When politicians don't answer questions

I gave a talk on the campus of SMU in Dallas last week and I got the question I always get: "Why is it so hard to get politicians to answer a question anymore?"

Well, here is why:

In this age of sophisticated information management and consultant-driven politics where everyone has a media coach and a strategy guru, it is all the vogue in public relations to tell your client, "Here are a couple of answers. No matter what you're asked, just give these answers."

Well, I hate to hurt your feelings, candidates, but you're paying good money for bad advice.

I don't give advice myself, but here is a news bulletin: Our viewers are pretty smart. When you don't answer a question, they know it, and they don't like it. They think you're slick (at best), evasive and even oily.

Bulletin number two: No one ever got elected because people thought they were evasive.

As a rule, I never ask the same question more than twice. I don't have to. A non-answer becomes an answer, and it never reflects well on the non-answerer ...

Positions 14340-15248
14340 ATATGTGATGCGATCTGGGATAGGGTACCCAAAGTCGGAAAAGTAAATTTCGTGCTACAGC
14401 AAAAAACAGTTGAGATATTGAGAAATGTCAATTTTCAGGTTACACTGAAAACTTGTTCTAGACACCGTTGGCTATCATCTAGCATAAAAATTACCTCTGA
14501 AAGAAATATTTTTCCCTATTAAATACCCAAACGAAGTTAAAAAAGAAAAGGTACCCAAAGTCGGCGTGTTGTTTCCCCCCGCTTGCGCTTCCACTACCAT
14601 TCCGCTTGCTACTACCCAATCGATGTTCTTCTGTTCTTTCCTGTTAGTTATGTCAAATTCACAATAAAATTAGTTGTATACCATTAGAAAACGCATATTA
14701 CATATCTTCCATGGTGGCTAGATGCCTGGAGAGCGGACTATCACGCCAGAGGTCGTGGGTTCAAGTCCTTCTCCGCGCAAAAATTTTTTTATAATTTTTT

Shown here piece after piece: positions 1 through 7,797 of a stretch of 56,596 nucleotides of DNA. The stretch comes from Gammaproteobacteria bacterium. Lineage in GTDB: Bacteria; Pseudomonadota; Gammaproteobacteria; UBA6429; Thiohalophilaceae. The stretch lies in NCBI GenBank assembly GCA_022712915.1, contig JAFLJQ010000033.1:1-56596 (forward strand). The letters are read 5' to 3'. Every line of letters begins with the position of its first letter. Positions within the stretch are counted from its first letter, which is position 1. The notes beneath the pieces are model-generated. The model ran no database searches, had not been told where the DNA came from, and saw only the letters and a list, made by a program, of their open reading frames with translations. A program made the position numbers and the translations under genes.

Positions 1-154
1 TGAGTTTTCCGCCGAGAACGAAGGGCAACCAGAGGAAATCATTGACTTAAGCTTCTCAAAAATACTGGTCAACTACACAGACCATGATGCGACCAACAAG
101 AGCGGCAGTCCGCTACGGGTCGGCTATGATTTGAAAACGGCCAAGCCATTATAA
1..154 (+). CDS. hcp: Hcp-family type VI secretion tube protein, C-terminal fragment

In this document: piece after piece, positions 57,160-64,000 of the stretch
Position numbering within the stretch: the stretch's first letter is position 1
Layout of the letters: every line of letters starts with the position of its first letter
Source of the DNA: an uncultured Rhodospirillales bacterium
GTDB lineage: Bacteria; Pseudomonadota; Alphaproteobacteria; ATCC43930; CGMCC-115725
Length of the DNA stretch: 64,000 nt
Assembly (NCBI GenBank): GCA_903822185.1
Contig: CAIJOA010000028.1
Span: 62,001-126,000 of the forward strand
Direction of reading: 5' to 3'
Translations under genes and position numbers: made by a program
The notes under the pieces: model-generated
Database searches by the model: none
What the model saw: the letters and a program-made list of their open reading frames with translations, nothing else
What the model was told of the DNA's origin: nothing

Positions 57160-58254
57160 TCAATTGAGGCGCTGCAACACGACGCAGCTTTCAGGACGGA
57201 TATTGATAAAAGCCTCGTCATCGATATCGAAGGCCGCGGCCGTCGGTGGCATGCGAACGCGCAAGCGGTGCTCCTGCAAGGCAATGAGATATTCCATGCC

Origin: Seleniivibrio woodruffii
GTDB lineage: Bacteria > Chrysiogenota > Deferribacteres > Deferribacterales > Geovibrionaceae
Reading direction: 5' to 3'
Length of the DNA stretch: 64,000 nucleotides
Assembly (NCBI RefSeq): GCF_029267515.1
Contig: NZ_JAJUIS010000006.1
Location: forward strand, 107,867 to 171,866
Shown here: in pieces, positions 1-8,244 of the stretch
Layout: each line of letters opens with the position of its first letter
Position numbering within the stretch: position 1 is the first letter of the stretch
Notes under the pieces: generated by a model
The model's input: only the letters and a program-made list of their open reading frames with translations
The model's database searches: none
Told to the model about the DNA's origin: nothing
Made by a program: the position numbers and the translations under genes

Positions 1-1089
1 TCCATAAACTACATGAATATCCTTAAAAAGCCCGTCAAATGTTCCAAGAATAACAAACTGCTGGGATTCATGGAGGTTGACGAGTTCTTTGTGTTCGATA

... Which brings me to bulletin number three: If you want to come on "Face the Nation" and look bad, be my guest!

Former Georgia Senator Sam Nunn was always my favorite "Face the Nation" guest because sometimes when I would invite him to be on the broadcast, he would just say, "Thanks, but I really have nothing to say this week."

Sam Nunn was not just a fine senator, he also won every political race he ever entered.

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    Bob Schieffer is a CBS News political contributor and former anchor of "Face The Nation," which he moderated for 24 years before retiring in 2015.